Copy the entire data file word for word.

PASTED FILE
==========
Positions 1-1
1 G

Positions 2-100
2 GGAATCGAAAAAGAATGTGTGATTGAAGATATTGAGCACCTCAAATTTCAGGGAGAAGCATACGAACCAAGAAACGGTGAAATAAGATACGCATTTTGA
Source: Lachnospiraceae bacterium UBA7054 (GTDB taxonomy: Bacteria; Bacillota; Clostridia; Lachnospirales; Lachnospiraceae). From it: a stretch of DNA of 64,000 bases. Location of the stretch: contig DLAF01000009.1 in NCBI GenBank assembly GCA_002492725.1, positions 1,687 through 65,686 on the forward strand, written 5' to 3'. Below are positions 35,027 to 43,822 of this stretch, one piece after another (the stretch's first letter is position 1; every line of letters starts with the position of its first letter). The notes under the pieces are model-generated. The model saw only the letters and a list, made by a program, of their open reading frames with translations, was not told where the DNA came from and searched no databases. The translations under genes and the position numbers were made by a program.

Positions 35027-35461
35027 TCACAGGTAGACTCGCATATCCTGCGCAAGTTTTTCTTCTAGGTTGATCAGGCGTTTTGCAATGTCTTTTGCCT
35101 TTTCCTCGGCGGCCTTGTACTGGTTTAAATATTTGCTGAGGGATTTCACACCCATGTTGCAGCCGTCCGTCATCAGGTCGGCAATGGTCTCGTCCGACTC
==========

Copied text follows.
Positions 1-1
1 G

Positions 2-100
2 GGAATCGAAAAAGAATGTGTGATTGAAGATATTGAGCACCTCAAATTTCAGGGAGAAGCATACGAACCAAGAAACGGTGAAATAAGATACGCATTTTGA
Source: Lachnospiraceae bacterium UBA7054 (GTDB taxonomy: Bacteria; Bacillota; Clostridia; Lachnospirales; Lachnospiraceae). From it: a stretch of DNA of 64,000 bases. Location of the stretch: contig DLAF01000009.1 in NCBI GenBank assembly GCA_002492725.1, positions 1,687 through 65,686 on the forward strand, written 5' to 3'. Below are positions 35,027 to 43,822 of this stretch, one piece after another (the stretch's first letter is position 1; every line of letters starts with the position of its first letter). The notes under the pieces are model-generated. The model saw only the letters and a list, made by a program, of their open reading frames with translations, was not told where the DNA came from and searched no databases. The translations under genes and the position numbers were made by a program.

Positions 35027-35461
35027 TCACAGGTAGACTCGCATATCCTGCGCAAGTTTTTCTTCTAGGTTGATCAGGCGTTTTGCAATGTCTTTTGCCT
35101 TTTCCTCGGCGGCCTTGTACTGGTTTAAATATTTGCTGAGGGATTTCACACCCATGTTGCAGCCGTCCGTCATCAGGTCGGCAATGGTCTCGTCCGACTC